Boh L Yeng
Johor Bahru, Malaysia
I was born and raised in the south of West Malaysia, partly educated in New Brunswick, Canada, USA and Australia. I migrated to Australia in August 1987 and I still believe it is a good move. Initially I missed attending San Francisco 49ers' home games, watching cable television programs particularly ESPN, CNN and HBO but the beauty of the Sydney Harbour and the stable political environment in this country won me over.
In 1988, I almost returned to USA when a Federal politician made a remark about Asians and I experienced strangers on the streets spitting at me, intentionally bumping my shoulders and telling me to go back to where I came from. I did not leave because I promised my father and myself that I would complete my combined arts/law degrees at UNSW within five years, get admitted as a Solicitor of the Supreme Court of NSW and return to California for my Bar exam. I consider myself to be a pretty tough cookie anyway, given that I started working in my family retail business when I was just seven years of age. Also, I must admit that I am no stranger to direct discrimination.
From hindsight I am glad I did not leave because I enjoy the lifestyle in Sydney, my husband and family, social contacts, and my work in the Premier's Department. I deliberately chose not to practice law. I leave that to my husband who has blood from the first fleet convicts on his father's side and Scottish heritage on his mother's side. Rather, I enjoy using my legal, cultural and general knowledge to assist the public. My current position allows me to do so when I answer the hotline intended for Freedom of Information queries but I get queries which are not relevant but I attempt to guide them to the appropriate organisations. It is the satisfaction of knowing I have made a little contribution to someone's life that keeps me going.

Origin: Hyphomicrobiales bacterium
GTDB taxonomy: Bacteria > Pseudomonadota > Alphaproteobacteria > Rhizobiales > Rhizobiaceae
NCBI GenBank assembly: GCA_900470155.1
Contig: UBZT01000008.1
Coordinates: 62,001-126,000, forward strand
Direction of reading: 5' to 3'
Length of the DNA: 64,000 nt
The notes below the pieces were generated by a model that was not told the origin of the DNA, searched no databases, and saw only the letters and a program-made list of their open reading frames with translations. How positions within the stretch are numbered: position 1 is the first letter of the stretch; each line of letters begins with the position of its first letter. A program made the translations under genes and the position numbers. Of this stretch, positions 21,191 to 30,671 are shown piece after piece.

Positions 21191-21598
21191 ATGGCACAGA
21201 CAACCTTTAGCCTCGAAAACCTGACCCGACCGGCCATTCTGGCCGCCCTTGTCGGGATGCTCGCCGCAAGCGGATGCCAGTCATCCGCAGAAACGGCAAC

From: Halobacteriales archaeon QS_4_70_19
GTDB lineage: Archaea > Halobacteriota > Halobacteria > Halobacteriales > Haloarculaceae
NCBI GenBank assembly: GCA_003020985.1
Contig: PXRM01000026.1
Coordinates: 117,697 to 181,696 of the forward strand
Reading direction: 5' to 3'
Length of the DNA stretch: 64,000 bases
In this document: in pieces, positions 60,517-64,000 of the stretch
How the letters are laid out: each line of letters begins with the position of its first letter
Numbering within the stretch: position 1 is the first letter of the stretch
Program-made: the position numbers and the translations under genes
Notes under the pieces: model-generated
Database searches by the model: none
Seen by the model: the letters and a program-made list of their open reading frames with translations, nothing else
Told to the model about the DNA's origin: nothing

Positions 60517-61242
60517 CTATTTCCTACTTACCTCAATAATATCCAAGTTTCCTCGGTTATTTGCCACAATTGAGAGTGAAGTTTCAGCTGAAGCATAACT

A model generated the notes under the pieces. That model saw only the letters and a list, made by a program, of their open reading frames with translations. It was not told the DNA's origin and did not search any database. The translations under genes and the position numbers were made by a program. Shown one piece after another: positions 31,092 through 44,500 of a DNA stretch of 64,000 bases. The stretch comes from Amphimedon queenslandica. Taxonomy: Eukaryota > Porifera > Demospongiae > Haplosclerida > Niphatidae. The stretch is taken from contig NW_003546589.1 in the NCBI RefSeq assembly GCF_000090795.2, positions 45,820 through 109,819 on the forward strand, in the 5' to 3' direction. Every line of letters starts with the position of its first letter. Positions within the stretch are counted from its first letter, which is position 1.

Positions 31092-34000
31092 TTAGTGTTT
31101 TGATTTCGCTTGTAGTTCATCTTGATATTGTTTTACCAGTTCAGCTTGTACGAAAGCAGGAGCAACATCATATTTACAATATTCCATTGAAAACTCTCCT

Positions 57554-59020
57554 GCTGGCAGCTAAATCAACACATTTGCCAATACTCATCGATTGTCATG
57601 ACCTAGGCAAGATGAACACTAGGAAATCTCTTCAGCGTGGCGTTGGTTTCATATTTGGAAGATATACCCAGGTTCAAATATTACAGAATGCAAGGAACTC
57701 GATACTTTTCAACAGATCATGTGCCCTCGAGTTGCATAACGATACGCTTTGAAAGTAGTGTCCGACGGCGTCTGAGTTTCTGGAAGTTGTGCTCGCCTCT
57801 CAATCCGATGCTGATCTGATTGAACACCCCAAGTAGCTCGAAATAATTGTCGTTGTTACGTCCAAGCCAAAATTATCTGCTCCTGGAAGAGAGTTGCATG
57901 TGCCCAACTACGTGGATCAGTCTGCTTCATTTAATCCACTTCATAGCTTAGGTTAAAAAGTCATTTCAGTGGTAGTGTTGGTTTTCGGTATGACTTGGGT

I know I have to repay Australia for accepting my entire family as migrants, subsidising my tertiary education (subject to paying HECS), and most importantly, providing a stable political environment in which to live. Like many people I pay taxes but I know I need to do more. I volunteered while I was at university. I went to a few local public schools and spoke to year 10 students generally about consumer protection, employment and criminal law. I also volunteered at a community legal centre and immigration advisory centre. Those experiences brought to my attention the lack of awareness of services available to the public and consumer rights. This explains why callers are furious when they ring the hotline motivated entirely by the frustration of not knowing which organisation they should turn to and in getting the run-around.
The most enjoyable volunteer program I have participated in was being a SOCOG volunteer at the Darling Harbour Convention Centre during the Sydney Olympics. I did not get to utilise my Asian language skills as much I hoped. However, I felt proud when I observed what a melting pot society we have when I observed the people in the canteen talking to other volunteers in their mother tongues.
I hope Australia will continue to enjoy a stable political environment.